February 19, 2021 | by: Michelle Roy

99.3 The River News—–Feb 19th, 2021






In what’s becoming a trend among thieves across the region, Miramichi Police are now investigating the theft of a catalytic converter from a vehicle in Miramichi. Police say the converter was taken from a parked vehicle in the Cineplex Theatres parking lot sometime between 615pm and 9pm on Valanetines Day. The catalytic converter is part of a vehicles exhaust system that contains valuable medals that’s relatively easy to remove and has increasingly been targeted by thieves. Last week RCMP in South Eastern New Brunswick arrested two people for similar thefts in Grand Bay-Westfield while stating dozens of similar thefts in eight different communities remain under investigation.





Police are asking for the publics help locating a missing Miramichi woman.

Corrina Bodnieks was last seen on Monday in the Newcastle area wearing a black coat and a knitted black hat. Bodnieks is described as roughly five foot five or six; with a slim build, green eyes and blond hair. her photo can be viewed on the Miramichi Police facebook page. Anyone with information about Corrina Bodnieks whereabouts is asked to contact the Miramichi Police.




Chief medical officer Dr. Jennifer Russell is changing vaccination schedule as because of delays in getting vaccines. She says second doses will be delayed for those at a lower risk to ensure the maximum number of vulnerable people get at least one dose.

Russell says the first dose offers more than 90% protection after 14 days and some jurisdictions, including the U-K, are delaying second shots for up to 90 days. She says the two-dose schedule will continue for the most vulnerable, and others will get their second dose within that 90 days.





Meanwhile Public Health announced four new cases yesterday, all in the Edmundston Health zone, but numbers continue to drop there so it is finally being moved back to the Orange phase. There are now 111 active cases in the province, with five people in hospital including one patient in intensive care.





Ottawa owes New Brunswick some money for charging too much in Carbon Tax.

$11.4M is owed to the province, but residents won’t be getting that money back directly, as originally promised.

According to Brunswick News – 90% was suppossed to be returned to individuals in income tax rebates while 10% would go towards small businesses, schools, hospitals and government.

The federal government instead is giving the money to the provincial government because New Brunswick is no longer part of the national carbon tax program…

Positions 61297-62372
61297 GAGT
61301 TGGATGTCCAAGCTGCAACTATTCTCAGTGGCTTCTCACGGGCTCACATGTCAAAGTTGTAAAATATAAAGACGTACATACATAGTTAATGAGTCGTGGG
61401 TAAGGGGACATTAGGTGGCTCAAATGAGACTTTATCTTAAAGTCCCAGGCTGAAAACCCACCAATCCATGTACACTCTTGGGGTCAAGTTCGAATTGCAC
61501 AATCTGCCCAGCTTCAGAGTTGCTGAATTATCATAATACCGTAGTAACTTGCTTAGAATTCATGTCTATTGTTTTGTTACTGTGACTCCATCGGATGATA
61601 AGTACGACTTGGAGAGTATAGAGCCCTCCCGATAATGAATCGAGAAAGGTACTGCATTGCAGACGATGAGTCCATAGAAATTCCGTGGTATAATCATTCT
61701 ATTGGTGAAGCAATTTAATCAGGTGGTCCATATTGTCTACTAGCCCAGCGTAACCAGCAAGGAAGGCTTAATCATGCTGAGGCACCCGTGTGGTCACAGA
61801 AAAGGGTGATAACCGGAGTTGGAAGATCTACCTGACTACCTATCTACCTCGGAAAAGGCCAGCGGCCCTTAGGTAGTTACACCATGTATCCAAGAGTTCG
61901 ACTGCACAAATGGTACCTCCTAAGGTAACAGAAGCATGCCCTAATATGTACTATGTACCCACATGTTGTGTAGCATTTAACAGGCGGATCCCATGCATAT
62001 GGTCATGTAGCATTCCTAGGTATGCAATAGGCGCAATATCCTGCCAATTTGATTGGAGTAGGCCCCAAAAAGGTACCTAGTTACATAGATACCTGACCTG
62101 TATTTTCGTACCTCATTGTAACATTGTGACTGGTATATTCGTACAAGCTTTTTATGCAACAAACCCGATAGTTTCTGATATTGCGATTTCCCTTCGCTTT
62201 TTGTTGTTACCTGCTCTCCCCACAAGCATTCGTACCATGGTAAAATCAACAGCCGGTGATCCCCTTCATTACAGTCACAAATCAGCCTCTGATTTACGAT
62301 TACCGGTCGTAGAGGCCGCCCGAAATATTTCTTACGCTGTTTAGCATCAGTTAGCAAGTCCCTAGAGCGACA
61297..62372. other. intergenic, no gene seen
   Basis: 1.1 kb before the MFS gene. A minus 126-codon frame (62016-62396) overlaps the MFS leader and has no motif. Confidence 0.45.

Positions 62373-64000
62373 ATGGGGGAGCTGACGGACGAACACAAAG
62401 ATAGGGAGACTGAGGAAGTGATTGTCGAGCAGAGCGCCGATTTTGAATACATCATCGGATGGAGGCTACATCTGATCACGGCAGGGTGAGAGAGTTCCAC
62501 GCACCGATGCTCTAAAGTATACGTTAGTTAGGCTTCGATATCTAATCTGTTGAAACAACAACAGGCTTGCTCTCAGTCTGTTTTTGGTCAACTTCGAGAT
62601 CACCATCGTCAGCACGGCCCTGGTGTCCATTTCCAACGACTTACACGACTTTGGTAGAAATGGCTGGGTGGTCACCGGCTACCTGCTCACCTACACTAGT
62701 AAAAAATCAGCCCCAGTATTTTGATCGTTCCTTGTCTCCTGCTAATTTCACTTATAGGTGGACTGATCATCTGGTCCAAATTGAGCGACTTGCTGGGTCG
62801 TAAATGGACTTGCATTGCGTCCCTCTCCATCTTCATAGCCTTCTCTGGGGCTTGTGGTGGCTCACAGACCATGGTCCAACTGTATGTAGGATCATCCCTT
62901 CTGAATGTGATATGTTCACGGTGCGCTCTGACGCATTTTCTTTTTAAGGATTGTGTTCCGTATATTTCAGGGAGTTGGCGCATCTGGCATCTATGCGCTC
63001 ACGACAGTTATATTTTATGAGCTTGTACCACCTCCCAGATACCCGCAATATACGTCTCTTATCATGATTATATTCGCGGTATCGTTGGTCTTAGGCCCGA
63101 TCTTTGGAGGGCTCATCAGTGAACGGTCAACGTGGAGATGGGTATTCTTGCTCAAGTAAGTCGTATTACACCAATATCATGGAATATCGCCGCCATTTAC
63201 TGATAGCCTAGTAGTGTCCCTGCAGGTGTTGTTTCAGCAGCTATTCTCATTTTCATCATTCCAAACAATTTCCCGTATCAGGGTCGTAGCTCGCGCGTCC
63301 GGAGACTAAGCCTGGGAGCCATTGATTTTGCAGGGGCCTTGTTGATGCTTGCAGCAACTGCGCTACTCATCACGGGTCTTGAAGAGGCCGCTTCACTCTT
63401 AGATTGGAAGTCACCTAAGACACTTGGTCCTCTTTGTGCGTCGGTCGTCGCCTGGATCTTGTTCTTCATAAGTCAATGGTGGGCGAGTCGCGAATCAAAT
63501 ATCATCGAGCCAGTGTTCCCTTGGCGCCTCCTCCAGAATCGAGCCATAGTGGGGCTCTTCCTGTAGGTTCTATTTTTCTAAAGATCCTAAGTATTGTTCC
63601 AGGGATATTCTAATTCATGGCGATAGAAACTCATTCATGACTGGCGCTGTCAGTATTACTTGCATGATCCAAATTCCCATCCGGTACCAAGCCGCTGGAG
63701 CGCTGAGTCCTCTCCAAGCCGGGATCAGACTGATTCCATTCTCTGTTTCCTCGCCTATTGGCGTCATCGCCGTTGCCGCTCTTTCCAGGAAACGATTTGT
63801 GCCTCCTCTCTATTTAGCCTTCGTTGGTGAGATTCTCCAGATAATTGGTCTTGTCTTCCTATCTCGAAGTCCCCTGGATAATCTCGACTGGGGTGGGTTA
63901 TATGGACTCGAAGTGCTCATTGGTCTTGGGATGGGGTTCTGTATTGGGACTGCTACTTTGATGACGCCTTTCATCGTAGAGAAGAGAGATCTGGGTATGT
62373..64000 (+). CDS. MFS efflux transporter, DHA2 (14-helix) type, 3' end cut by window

Now there’s uncertainty about how residents will be compensated… Once the money is returned to the province, it’s up to local government to allocate the funds.





The province is now providing data on Covid rule breakers.

The public online dashboard for COVID reporting now includes data on compliance with public health regulations. In the most recent update it shows that out of nearly 2,000 checks done by law enforcement or public health officials, 9 people have been charged for violating self-isolation requirements since Janaury 1st, for a compliance rate of 97 percent.

Other data shows just over 1,000 checks conducted at businesses showed 92% have the required Covid-19 operational plan. The compliance rate for mandatory mask use was 98%….although only 95% in the Edmunston Region.

The Saint John health zone saw the highest number of people breaking self-isolation requirements.

Overall there have been 723 tickets issued since the start of the pandemic.






The province has  mistakenly sent a letter to Quebec residents –  across the border from Campbellton – advising them to call a sex phone line if they have any questions about crossing into New Brunswick. THe Daily Gleaner reports the Department of Justice and Public Safety sent the letter to about 140 residents in Lituguj and Point a-la-Croix Quebec who regularily cross the New Brunswick border. In it, the letter  provided a phone number for a New Brunswick travel registration line – only that’s not what you heard on the other end of the phone if you called it. Instead callers were greeted with an invitation to speak with, quote, ‘hot ladies’.

A government spokesperson has since confirmed the letter mistakenly printed the phone  line as a 1-888 number instead of the province’s 1-833 number – and says the issue has since been corrected.